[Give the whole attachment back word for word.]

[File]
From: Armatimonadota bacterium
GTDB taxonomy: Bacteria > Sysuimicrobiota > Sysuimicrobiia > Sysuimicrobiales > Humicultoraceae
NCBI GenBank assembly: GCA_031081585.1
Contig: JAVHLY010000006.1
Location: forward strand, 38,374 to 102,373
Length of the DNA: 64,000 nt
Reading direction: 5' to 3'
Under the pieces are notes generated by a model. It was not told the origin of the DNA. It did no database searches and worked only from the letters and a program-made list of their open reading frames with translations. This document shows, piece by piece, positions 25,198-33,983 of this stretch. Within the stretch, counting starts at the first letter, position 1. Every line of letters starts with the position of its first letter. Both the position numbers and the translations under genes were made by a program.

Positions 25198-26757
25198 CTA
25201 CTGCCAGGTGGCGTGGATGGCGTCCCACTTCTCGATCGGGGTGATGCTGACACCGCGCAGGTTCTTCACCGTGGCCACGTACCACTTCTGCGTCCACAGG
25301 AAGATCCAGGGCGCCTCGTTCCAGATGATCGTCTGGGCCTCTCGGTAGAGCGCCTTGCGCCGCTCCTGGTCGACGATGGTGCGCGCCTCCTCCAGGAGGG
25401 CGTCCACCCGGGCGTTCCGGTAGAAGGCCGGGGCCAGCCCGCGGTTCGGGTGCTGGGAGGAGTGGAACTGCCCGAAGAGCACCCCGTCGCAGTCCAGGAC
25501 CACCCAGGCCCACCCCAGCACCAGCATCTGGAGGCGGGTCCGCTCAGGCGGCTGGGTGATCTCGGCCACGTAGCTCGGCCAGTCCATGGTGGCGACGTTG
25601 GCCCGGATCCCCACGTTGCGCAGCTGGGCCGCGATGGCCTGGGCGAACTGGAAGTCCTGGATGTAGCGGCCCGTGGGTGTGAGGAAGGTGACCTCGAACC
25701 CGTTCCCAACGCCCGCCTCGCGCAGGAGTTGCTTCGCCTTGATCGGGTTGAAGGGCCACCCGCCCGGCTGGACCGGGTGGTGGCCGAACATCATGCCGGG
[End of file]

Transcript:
From: Armatimonadota bacterium
GTDB taxonomy: Bacteria > Sysuimicrobiota > Sysuimicrobiia > Sysuimicrobiales > Humicultoraceae
NCBI GenBank assembly: GCA_031081585.1
Contig: JAVHLY010000006.1
Location: forward strand, 38,374 to 102,373
Length of the DNA: 64,000 nt
Reading direction: 5' to 3'
Under the pieces are notes generated by a model. It was not told the origin of the DNA. It did no database searches and worked only from the letters and a program-made list of their open reading frames with translations. This document shows, piece by piece, positions 25,198-33,983 of this stretch. Within the stretch, counting starts at the first letter, position 1. Every line of letters starts with the position of its first letter. Both the position numbers and the translations under genes were made by a program.

Positions 25198-26757
25198 CTA
25201 CTGCCAGGTGGCGTGGATGGCGTCCCACTTCTCGATCGGGGTGATGCTGACACCGCGCAGGTTCTTCACCGTGGCCACGTACCACTTCTGCGTCCACAGG
25301 AAGATCCAGGGCGCCTCGTTCCAGATGATCGTCTGGGCCTCTCGGTAGAGCGCCTTGCGCCGCTCCTGGTCGACGATGGTGCGCGCCTCCTCCAGGAGGG
25401 CGTCCACCCGGGCGTTCCGGTAGAAGGCCGGGGCCAGCCCGCGGTTCGGGTGCTGGGAGGAGTGGAACTGCCCGAAGAGCACCCCGTCGCAGTCCAGGAC
25501 CACCCAGGCCCACCCCAGCACCAGCATCTGGAGGCGGGTCCGCTCAGGCGGCTGGGTGATCTCGGCCACGTAGCTCGGCCAGTCCATGGTGGCGACGTTG
25601 GCCCGGATCCCCACGTTGCGCAGCTGGGCCGCGATGGCCTGGGCGAACTGGAAGTCCTGGATGTAGCGGCCCGTGGGTGTGAGGAAGGTGACCTCGAACC
25701 CGTTCCCAACGCCCGCCTCGCGCAGGAGTTGCTTCGCCTTGATCGGGTTGAAGGGCCACCCGCCCGGCTGGACCGGGTGGTGGCCGAACATCATGCCGGG